In Malaysia during my 2006 residency, I was invited to be part of an exhibition entitled “Feed Me!”. The curatorial theme was an exploration of food and its cultural and social significance. I thought of the role that a common interest in food – recipes, ritual, preparation, eating – has played (and continues to play) in the successful meeting of my family with my Malaysian partner and his family. I considered, on a broader scale, the importance of food – in all its various manifestations – in intercultural relations. Food is sustenance, embodies tradition, and demonstrates familial love and care. It also epitomises cultural difference – while offering the means of transcending it…
Food utensils have been objects and subjects I have often returned to – I realise, in retrospect – in my work. Aside from the tactile attractions of the immediately-recognisable and particular shapes, maybe what I return to is the symbolic representation of order, of ritual, of “civilised” ingestion, of the set table, of sitting down to dinner and conversations over a meal – and what that might stand against.
The materials are plastic and non-degradable – symptomatic of a throw-away society. They have little aesthetic value – their design criteria value low cost first, then functionality. They are disposable and “single-use”, yet fill kitchen cupboards, builders’ skips and landfill everywhere. They are the products of a petrochemical industry itself responsible for vast environmental damage – in accessing raw materials, in the by- products of manufacture and in the consumption of the end-product hydrocarbon fuels.
In a gentle subversion of the dictates of hyper-consumerism, the worthless, “unfriendly” and disposable is assembled in these works on a monumental scale, and invested with new aesthetic worth: the mundane is transformed, the banal subverted. Myriad units are assembled together; grids are formed piece by piece according to certain rules; lattices of both two and three dimensions are captured or created. The construction process becomes meditative – repeated actions of drilling, placing, threading, knotting or trimming are performed, but create an unpredicted and organic result, a molecular array, a crystalline lattice. The grid is also approached from the opposite direction: units of a “found” plastic lattice are selectively deleted to reveal a leaf shape in outline, a botanical silhouette – the plastic scoop removes the fallen leaf from the swimming pool. The contrast between medium and message is between the un-aesthetic, unregarded industrial fencing, used for protection, exclusion and visibility, and the living natural biodegradable leaf, between one pattern and another, between design and evolution. Offcuts, like dead leaves, fall below the screens.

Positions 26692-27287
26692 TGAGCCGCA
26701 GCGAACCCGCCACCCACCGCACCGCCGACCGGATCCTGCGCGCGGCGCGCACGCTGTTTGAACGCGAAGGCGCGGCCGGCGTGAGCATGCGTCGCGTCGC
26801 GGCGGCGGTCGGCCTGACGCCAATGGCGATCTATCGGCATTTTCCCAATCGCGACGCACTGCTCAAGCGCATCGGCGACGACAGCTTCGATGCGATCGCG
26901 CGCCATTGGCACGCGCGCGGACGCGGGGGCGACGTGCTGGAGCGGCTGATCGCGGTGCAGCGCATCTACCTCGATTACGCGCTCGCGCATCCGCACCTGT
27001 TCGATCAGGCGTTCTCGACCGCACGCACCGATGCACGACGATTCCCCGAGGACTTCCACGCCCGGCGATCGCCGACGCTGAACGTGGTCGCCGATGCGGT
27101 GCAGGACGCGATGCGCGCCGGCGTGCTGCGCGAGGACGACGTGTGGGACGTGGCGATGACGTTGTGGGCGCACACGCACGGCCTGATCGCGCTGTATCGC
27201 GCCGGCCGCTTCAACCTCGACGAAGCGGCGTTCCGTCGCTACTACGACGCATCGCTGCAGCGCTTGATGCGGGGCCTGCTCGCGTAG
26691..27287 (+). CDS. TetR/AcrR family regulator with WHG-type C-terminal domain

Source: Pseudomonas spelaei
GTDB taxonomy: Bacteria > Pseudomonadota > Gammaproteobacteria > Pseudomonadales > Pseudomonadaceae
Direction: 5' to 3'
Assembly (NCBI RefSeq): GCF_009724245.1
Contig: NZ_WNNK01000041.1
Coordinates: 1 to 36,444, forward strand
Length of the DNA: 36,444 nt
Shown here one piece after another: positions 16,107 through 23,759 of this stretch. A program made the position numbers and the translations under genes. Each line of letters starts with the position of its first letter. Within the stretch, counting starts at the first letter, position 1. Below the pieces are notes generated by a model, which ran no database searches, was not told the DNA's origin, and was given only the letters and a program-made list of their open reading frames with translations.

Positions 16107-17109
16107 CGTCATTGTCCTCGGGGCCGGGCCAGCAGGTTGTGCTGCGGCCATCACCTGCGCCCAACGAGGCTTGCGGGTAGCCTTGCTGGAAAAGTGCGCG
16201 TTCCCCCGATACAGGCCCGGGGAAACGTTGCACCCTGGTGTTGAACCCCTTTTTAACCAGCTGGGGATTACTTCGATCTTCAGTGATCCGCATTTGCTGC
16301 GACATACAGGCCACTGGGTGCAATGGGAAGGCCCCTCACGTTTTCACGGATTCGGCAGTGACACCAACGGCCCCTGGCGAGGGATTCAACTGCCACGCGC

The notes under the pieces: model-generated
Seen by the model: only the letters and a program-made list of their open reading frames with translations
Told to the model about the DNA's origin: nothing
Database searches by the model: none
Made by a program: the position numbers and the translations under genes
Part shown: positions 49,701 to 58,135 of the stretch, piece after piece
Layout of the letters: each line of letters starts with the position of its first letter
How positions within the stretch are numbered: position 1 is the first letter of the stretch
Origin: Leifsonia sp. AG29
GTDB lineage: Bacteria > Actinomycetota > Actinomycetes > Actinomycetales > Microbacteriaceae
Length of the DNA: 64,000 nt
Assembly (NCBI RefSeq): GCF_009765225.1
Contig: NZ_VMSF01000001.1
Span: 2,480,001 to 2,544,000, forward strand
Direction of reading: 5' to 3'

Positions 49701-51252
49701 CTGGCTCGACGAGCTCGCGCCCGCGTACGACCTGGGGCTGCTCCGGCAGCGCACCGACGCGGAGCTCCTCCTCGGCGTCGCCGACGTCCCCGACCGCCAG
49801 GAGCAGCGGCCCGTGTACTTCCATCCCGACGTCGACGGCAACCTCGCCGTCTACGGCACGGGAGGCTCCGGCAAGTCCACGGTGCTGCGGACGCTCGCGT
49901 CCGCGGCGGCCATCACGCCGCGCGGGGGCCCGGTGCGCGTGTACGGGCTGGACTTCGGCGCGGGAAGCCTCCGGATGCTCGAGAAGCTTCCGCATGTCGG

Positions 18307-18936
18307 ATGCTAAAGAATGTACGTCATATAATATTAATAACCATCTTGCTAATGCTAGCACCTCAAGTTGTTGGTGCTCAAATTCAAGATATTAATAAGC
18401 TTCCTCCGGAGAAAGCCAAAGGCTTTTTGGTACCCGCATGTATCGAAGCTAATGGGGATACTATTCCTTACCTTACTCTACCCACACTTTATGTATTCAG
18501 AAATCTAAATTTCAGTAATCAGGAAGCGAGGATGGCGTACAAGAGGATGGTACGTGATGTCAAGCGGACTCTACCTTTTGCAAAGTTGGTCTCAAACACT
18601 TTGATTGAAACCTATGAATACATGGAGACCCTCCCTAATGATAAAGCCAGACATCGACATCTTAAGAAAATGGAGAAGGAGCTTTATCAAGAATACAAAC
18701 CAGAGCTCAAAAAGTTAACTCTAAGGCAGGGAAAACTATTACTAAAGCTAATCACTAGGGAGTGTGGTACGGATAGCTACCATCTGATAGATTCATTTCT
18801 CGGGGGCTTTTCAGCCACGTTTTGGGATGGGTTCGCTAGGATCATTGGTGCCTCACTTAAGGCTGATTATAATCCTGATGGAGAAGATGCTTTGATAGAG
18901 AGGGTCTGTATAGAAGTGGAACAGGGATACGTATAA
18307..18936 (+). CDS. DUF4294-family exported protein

What information might a pattern contain, and how is it encoded?
Does the botanical information always lie within the plastic screen?
Is the screen something we see through, or something that prevents our access?
Patterns are perfect, geometric and regular. More fascinating, however, is the disruption of the pattern: the net sags, stretches and folds; segments of the pattern are excised; the repetition is imperfect; the regular structure is deformed. The perfect geometry of a spiderweb only becomes useful when a fly has infringed its meticulous structure. [Alan Fletcher, “The Art of Looking Sideways”, Phaidon Press 2001]. Pristine rigidity morphs into organic imperfection; patterns and their shadows superimpose in Moire interference: perfection is both an illusion and much less interesting than reality.
At what point does a disrupted pattern become mere chaos?
When do patterns within patterns become too complex to apprehend?
My work in dot-net-dot-au refers to – amongst other things – genetic codes and their transcription errors, to cellular arrays and honeycomb, to the computer-drawing of three-dimensional objects and surfaces, to molecular models. It subverts the original use for everyday objects and materials, and in a gentle way addresses issues of biodegradability and permanence, of the culture of the disposable, of our cultural culinary appetites and of the occident and the orient. The motivation for the work is intuitive rather than primarily conceptual. The works arise from a response to materials, and from a desire – shared with Lola – to make something big out of something little, something valuable out of something worthless, something you want to keep from something you throw away.
Photography for dot-net-dot-au, except profile image of Tim, by Andrew Wuttke & Gavin Hansford.
Above: Tim Craker’s open studio at Rimbun Dahan during his first residency in 2006.